Venture funding stays strong despite the gloom

But how long can the money keep rolling in?

Biotech companies are struggling on the public markets, the IPO window is all but closed, and big pharma is not buying. Despite all this, venture financing for young biotech groups remains in rude health.

In fact, the first quarter of this year outperformed every other barring 2021’s monster first quarter, the latest analysis of Evaluate Pharma data shows. The big question now is how long this source of funding can hold up given the broader issues the sector is facing.

Ultimately, venture backers want their exits, and if these are not available it will become harder for private companies to attract cash.

At least one VC, Bruce Booth of Atlas Venture, believes that the money will not dry up, at least in the near future. He noted that various funds had recently “reloaded”, with this cash earmarked for biotech.

However, he sounded a note of caution: the formation of new US biotech groups appears to have fallen off a cliff, based on the number of first financings, which might be an early sign of souring sentiment.

Live forever

For now, though, early-stage groups still have the opportunity to rake in huge amounts of cash. The first quarter demonstrated this neatly with a $3bn round for the newest anti-ageing specialist on the block, Altos Labs.

Altos will be headed by Glaxosmithkline’s Hal Barron, and is said to count Jeff Bezos among its investors; with a focus on “cellular rejuvenation programming” it is perhaps on the fringes of what can be classed as biotech. Removing this fund raising from the analysis makes the first quarter look more ordinary, but only in the context of the past two years, which set records for VC investment.

This analysis concerns pure-play drug developers only, and excludes sectors like medtech and digital health.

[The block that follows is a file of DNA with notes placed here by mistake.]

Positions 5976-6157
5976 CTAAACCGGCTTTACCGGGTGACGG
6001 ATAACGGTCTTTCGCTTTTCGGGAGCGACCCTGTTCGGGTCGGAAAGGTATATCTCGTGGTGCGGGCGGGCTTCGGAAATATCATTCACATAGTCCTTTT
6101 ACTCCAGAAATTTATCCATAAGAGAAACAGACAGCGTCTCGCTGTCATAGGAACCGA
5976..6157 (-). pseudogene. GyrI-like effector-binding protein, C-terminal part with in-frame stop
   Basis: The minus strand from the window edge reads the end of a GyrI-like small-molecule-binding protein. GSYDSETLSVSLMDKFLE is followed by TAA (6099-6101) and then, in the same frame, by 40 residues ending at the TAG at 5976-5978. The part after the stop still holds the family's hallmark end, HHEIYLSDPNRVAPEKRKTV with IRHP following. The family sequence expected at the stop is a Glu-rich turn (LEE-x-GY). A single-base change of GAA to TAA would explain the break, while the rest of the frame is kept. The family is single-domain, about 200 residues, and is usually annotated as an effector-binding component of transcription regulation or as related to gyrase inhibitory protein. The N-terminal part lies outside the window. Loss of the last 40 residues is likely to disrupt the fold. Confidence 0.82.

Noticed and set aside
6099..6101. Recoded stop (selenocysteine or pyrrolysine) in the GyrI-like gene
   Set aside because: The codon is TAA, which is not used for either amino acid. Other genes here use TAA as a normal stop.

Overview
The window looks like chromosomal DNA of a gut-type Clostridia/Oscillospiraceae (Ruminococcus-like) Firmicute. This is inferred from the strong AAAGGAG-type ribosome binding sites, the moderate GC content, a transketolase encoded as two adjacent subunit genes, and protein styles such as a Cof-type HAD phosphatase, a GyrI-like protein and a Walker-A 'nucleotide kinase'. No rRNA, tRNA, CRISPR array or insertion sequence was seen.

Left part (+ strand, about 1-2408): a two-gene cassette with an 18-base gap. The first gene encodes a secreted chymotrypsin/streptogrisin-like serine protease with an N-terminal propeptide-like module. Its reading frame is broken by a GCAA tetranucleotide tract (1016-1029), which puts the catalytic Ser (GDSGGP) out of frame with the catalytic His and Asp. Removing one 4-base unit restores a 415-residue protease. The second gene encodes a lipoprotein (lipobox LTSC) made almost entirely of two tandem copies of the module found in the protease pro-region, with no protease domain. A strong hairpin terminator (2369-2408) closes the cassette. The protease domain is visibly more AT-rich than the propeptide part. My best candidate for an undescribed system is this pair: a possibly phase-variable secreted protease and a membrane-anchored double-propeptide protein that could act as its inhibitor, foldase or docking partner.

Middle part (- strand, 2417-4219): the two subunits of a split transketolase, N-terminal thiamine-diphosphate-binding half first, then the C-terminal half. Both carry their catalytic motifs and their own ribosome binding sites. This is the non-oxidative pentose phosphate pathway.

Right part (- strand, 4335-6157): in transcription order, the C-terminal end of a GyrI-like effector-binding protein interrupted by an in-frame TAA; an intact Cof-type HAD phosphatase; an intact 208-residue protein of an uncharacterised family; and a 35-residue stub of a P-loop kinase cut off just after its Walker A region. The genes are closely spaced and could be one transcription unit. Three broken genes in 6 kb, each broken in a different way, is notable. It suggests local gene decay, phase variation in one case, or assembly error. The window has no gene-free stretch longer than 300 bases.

A look at the other big rounds shows that gene therapy and editing remain popular, despite the fact that this sector has largely failed to live up to the hype, and genetic medicine specialists have seen their stocks languish as a result.

Still, Maze Therapeutics has not put all its eggs in the gene therapy basket, and is also developing large and small molecules against genetically defined targets. And Metagenomi gained validation via a partnership last year with Moderna.

For now, these young private groups – and others like them – appear to have little reason to worry. But if the current downturn persists then this picture is likely to change.

Top five rounds of Q1 2022
Company Investment ($m) Financing round Description 
Altos Labs 3,000 Undisclosed Cellular rejuvenation programming
Kallyope 236 Series D Gut-brain axis therapies
Maze Therapeutics 190 Undisclosed Rare and common genetically defined diseases
Affini-T Therapeutics 175 Undisclosed T cell therapies
Metagenomi 175 Series B Gene editing
Source: Evaluate Pharma. 

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